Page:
Whether I'm criticizing Warren Buffett's innumeracy or explaining how to identify illegitimate loopholes, I frequently write about the perverse impact of double taxation.
By this, I mean the tendency of politicians to impose multiple layers of taxation on income that is saved and invested. Examples of this self-destructive practice include the death tax, the capital gains tax, and the second layer of tax of dividends.
Double taxation is particularly foolish since every economic theory—including socialism and Marxism—agrees that capital formation is necessary for long-run growth and higher living standards.
Yet even though this is a critically important issue, I've never been satisfied with the way I explain the topic. But perhaps this flowchart makes everything easier to understand.
There are a lot of boxes, so it's not a simple flowchart, but the underlying message hopefully is very clear.
- We earn income.
- We then pay tax on that income.
- We then either consume our after-tax income, or we save and invest it.
- If we consume our after-tax income, the government largely leaves us alone.
- If we save and invest our after-tax income, a single dollar of income can be taxed as many as four different times.
You don't have to be a wild-eyed supply-side economist to conclude that this heavy bias against saving and investment is not a good idea for America's long-run prosperity.
There are various ways to protect yourself from double taxation, particularly by using IRAs and 401(k)s. You lock up your capital until retirement, but it is protected from double taxation.
Also, you cannot accumulate enough savings and investment to be subject to the death tax, though that's not exactly aiming high.
But these strategies—and others—are not economically optimal. There should not be a tax bias against capital formation.
Too bad we can't be more like Hong Kong, which has eliminated all extra layers of taxation.
That's the benefit of real tax reform such as a flat tax. You get a low tax rate and you get rid of corrupt loopholes, but you also get rid of double taxation so that the IRS only gets one bite at the apple.
The Wall Street Journal has an excellent editorial this morning on the obscure -- but critically important -- issue of measuring what happens to tax revenue in response to changes in tax policy. This is sometimes known as the dynamic scoring versus static scoring debate and sometimes referred to as the Laffer Curve controversy.
The key thing to understand is that the Joint Committee on Taxation (which produces revenue estimates) assumes that even big changes in tax policy have zero macroeconomic impact. Adopt a flat tax? The JCT assumes no effect on the economic performance. Double tax rates? The JCT assumes no impact on growth.
The JCT does include a few microeconomic effects into its revenue-estimating models (an increase in gas taxes, for instance, would reduce gasoline consumption), but it is quite likely that they underestimate the impact of high tax rates on incentives to work, save, and invest. We don't know for sure, though, because the JCT refuses to make its methodology public. This raises a rather obvious question: Why is the JCT so afraid of transparency? Here's some of what the WSJ had to say about the issue, including some comparisons of what the JCT predicted and what happened in the real world.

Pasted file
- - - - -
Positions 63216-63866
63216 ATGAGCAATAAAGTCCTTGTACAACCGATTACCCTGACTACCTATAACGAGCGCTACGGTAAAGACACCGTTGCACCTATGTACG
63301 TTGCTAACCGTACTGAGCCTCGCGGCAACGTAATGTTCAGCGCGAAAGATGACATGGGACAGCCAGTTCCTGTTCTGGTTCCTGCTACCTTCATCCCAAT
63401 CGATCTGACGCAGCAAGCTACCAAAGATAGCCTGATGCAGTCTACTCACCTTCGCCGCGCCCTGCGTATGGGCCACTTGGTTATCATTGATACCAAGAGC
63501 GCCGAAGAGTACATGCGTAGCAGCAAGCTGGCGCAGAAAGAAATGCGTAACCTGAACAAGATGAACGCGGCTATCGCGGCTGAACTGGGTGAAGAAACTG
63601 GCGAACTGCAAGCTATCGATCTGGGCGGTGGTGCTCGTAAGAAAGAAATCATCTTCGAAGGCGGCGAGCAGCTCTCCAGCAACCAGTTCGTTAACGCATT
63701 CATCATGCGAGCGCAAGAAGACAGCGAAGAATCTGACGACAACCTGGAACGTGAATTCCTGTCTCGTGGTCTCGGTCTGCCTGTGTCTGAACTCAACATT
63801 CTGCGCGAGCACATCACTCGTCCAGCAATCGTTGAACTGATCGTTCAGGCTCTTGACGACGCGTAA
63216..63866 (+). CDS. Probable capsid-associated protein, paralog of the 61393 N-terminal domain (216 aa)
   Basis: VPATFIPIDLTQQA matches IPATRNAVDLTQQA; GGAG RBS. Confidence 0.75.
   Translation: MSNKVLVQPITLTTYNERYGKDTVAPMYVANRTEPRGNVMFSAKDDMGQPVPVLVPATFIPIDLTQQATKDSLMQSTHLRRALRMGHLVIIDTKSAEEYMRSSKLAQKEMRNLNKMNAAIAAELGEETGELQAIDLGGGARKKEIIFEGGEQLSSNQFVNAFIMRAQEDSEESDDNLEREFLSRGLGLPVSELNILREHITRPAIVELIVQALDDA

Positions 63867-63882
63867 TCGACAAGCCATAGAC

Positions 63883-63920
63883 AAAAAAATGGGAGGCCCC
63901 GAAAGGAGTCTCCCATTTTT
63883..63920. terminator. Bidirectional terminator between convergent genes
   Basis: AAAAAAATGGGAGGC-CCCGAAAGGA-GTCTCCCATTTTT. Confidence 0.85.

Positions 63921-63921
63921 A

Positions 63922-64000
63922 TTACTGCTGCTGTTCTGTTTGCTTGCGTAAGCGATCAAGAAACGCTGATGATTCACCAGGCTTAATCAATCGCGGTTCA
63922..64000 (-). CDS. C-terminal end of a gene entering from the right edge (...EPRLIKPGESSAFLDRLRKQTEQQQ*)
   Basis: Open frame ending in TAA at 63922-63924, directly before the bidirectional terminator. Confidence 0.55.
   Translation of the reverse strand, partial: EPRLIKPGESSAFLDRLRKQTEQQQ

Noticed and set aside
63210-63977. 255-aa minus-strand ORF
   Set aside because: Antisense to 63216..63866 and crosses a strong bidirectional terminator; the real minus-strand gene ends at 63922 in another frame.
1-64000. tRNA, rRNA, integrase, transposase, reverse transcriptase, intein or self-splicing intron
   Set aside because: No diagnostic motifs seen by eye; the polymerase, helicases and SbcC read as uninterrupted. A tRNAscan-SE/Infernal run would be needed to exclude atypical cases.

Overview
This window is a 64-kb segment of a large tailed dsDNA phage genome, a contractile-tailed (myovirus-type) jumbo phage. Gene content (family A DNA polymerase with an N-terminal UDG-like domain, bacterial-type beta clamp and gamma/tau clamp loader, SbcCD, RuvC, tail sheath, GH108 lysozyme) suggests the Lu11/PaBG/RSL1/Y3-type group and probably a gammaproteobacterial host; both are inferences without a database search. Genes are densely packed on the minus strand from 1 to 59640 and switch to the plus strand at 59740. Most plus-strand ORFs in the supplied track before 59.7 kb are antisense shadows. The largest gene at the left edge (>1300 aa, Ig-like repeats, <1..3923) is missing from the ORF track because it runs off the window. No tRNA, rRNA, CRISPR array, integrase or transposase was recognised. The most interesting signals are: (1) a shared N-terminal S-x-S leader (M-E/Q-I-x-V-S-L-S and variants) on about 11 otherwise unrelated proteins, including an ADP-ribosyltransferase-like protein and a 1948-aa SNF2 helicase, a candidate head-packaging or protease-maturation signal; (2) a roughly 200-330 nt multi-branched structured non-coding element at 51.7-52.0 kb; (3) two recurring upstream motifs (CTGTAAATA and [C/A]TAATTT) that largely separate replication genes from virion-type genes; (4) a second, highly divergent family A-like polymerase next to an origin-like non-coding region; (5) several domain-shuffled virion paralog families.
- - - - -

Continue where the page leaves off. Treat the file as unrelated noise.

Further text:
...it's worth reviewing whether Joint Tax estimates are accurate. This is especially important now, because President Obama and Democrats in Congress want to allow the 2003 tax cuts to expire on January 1 for individuals earning more than $200,000. The JCT calculates that increasing the tax rates on capital gains, dividends and personal income will raise nearly $100 billion a year. ...we are not saying that every tax cut "pays for itself." Some tax cuts—such as temporary rebates—have little impact on growth and thus they may lose revenue more or less as Joint Tax predicts. Cuts in marginal rates, on the other hand, have substantial revenue effects, as economic studies have shown. ...So how well did Joint Tax do when it predicted a giant revenue decline from the 2003 investment tax cuts? Not too well. We compared the combined Congressional Budget Office and Joint Tax estimate of revenues after the 2003 tax cuts were enacted with the actual revenues collected from 2003-2007. In each year total federal revenues came in substantially higher than Joint Tax predicted—$434 billion higher than forecast over the five years. ...As for capital gains tax receipts, they nearly tripled from 2003 to 2007, even though the capital gains tax rate fell to 15% from 20%. Yet the behavioral models that Mr. Barthold celebrates predicted that the capital gains cuts would cost the government just under $10 billion from 2003-07 when the actual capital gains revenues over five years were $221 billion higher than JCT and CBO predicted. ...Estimating future federal tax revenues is an inexact science to be sure. Our complaint is that Joint Tax typically overestimates the revenue gains from raising tax rates, while overestimating the revenue losses from tax rate cuts. This leads to a policy bias in favor of higher tax rates, which is precisely what liberal Democrats wanted when they created the Joint Tax Committee.
All of the revenue-estimating issues are explained in greater detail in my three-part video series on the Laffer Curve. Part I looks at the theory. Part II looks at the evidence. Part III, which can be watched below, analyzes the role of the Joint Committee on Taxation and speculates on why the JCT refuses to be transparent.